“We became the biggest, greatest friends, hunted and fished together,” Marcis said. “After we lost Neil Bonnett, who had done a lot of testing for Dale, I did all of Dale’s testing. I was quite honored to have tested the car, worked with Larry McReynolds and all the guys on the team on the car Dale won the Daytona 500 with and he thanked me in victory circle for that testing.
“He was a great guy, did a lot of things for a lot of people that a lot of people didn’t know nothing about and he didn’t want publicity about.”
With others of their era like Rusty Wallace, Terry Labonte and Jeff Gordon, Marcis admits he sometimes wondered why Earnhardt chose him to be so close to over the years.
“I think he had respect for me, and exactly why, I don’t know,” Marcis told NBC Sports. “But a lot of people told me, and I don’t know if there was any truth in it, but they said he kind of looked at me kind of like his father because I worked all the time on the car, drove it and hauled it like his father had to do.
“He was a great person. There are some people who would disagree with you, but you have to remember, he had a lot of respect for everybody but he made things happen on the race track. I remember when he bumped Terry Labonte at Bristol, he said he meant to tap him or bump him out of the way, he didn’t mean to wreck him.”
But that was Earnhardt, he was that competitive. And that same drive extended to things away from the race track. Marcis recalled one incident with a big laugh:
“We’d go somewhere to eat and he’d get in line and the first thing he would do, he would not want to be the last guy in that line,” Marcis chuckled. “He’d walk in front of every one of us that he knew and he’d be the guy to be first ahead of you. He wanted to be first.”
In addition to Earnhardt’s largesse off the track, he was especially benevolent to Marcis over the years, giving him parts, advice and money – but usually on Earnhardt’s terms.
“We were at Talladega one day testing and he asked what was I doing tomorrow?” Marcis recalled. “I told him I’d be home at my shop, getting (his own) car and working on it to get it ready to come back here.
“Dale wanted me to test his car for him but I told him I couldn’t, and I only had a couple of guys at that time. He didn’t say no more about it.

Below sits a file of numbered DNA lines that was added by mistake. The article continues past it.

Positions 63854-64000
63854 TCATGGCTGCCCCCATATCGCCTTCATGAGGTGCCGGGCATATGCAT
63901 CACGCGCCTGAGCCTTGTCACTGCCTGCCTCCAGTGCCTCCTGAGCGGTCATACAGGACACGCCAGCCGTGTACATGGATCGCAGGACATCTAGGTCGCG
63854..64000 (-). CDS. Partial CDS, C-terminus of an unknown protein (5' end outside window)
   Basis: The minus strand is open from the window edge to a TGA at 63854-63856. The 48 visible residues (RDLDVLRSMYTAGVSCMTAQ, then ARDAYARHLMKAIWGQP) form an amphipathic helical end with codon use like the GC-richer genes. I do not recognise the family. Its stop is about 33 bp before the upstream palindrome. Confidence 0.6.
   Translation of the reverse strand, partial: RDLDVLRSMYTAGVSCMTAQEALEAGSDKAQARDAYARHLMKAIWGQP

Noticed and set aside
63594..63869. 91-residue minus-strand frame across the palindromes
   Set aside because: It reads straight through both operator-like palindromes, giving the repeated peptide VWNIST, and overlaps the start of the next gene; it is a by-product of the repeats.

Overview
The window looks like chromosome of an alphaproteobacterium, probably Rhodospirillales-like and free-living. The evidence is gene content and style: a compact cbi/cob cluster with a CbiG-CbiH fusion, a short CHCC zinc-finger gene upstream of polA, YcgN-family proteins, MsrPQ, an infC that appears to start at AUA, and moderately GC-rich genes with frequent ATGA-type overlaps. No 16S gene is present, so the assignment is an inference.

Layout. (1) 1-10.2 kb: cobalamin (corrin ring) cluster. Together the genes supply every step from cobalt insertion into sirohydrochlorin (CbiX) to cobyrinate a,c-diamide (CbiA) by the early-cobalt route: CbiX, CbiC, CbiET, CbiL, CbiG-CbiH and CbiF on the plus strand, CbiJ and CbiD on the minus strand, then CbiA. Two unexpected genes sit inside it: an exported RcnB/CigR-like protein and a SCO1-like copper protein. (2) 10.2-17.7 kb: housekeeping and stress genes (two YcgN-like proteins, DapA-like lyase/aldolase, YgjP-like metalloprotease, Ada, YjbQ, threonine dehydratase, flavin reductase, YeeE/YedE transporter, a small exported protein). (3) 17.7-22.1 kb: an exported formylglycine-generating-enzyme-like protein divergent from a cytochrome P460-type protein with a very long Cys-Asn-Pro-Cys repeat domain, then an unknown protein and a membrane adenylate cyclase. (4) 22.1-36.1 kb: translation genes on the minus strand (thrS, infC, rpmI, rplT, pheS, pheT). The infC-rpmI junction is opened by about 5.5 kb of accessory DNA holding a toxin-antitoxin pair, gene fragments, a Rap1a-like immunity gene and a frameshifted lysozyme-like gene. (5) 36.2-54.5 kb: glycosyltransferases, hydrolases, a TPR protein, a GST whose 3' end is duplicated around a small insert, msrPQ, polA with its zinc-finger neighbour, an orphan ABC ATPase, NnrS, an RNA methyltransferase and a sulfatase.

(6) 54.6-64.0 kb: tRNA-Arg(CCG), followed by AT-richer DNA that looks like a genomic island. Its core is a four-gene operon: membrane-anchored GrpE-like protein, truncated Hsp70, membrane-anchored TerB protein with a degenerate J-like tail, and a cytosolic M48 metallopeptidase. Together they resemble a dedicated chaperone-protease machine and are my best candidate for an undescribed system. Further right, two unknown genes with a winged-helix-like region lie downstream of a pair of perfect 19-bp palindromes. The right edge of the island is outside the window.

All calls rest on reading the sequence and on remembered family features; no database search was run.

“Then that evening, when the track closed, he came up to me, pulled three $100 bills out of his pocket, stuffed it in my shirt pocket and said ‘Here, take your guys out to eat tonight and this will help pay for your motel room. I already called the people at the motel you’re staying at and told them you were staying another night,’ and then just walked away. So what are you going to do? The next day, where was I? I was at Talladega, testing for Dale.”
Being one of the last independent full-time team owner/operators in NASCAR, Marcis was perhaps more in constant search for sponsorship than better- and more fully-funded teams like Earnhardt’s GM Goodwrench Chevrolet.
One day, Marcis asked his buddy if he would be willing to sponsor his race car.
“We were at Darlington one time and I wanted to ask him to sponsor my car at North Wilkesboro,” Marcis said. “I finally got the nerve to go up to him and told him, ‘Dale, you need to sponsor my car at Wilkesboro with Dale Earnhardt Chevrolet.’
“He asked how much did I want. I told him $2,500. He said that wasn’t enough. He never said another word the rest of the weekend to me about it. Monday I’m at the shop working and the phone rang and it was Dale. He asked where did I want him to send the decals to, my address. I ended up outqualifying him. About two weeks later, the mail came and he sent me $5,000. You just never knew what to expect from him.”
Earnhardt also had a special bond with Marcis’ wife, Helen.
“Whenever my wife Helen would be in the garage, Dale never walked by her without giving her a hug. How many drivers would do that? That’s just the kind of guy he was.”
Helen also figured in a practical joke Earnhardt played on Marcis.
“One time, he called my wife at the house and told her, ‘Tell Dave to be ready at the Asheville airport tomorrow morning at 6 a.m. I’ll pick him up and we’re going to go hunting,’ Dave Marcis said. “When I came home for supper, she told me about the call and I said to her, ‘What are we hunting for?’ She said he didn’t say, where we were going or anything, just told her to tell me to be there.
“So I get out there the next morning, was there at 6 a.m. It was a little after 7 a.m. and he still hadn’t shown up. I kept asking (tower officials) if they had a clearance for his plane to land, that it would only take them about 20 minutes to fly from Statesville.
“By then it was about 7:30 a.m., they landed and Dale comes walking in, looks at me smiling and says, ‘I bet you were here at 6 o’clock, weren’t you?’ You know what I told him. We then went to Texas on a deer hunt.”
Earnhardt was proud to call Marcis a friend, to the point where unbeknownst to his buddy, agreed to put both of them on a set of racing trading cards in 1995, the only time The Intimidator did so with another driver.
“Earnhardt had some trading cards made with his picture on one side and my picture on the other,” Marcis said. “I don’t know why he ever did make them. It says on the cards, ‘Dual Jewels.’ He never told me about why he did it.”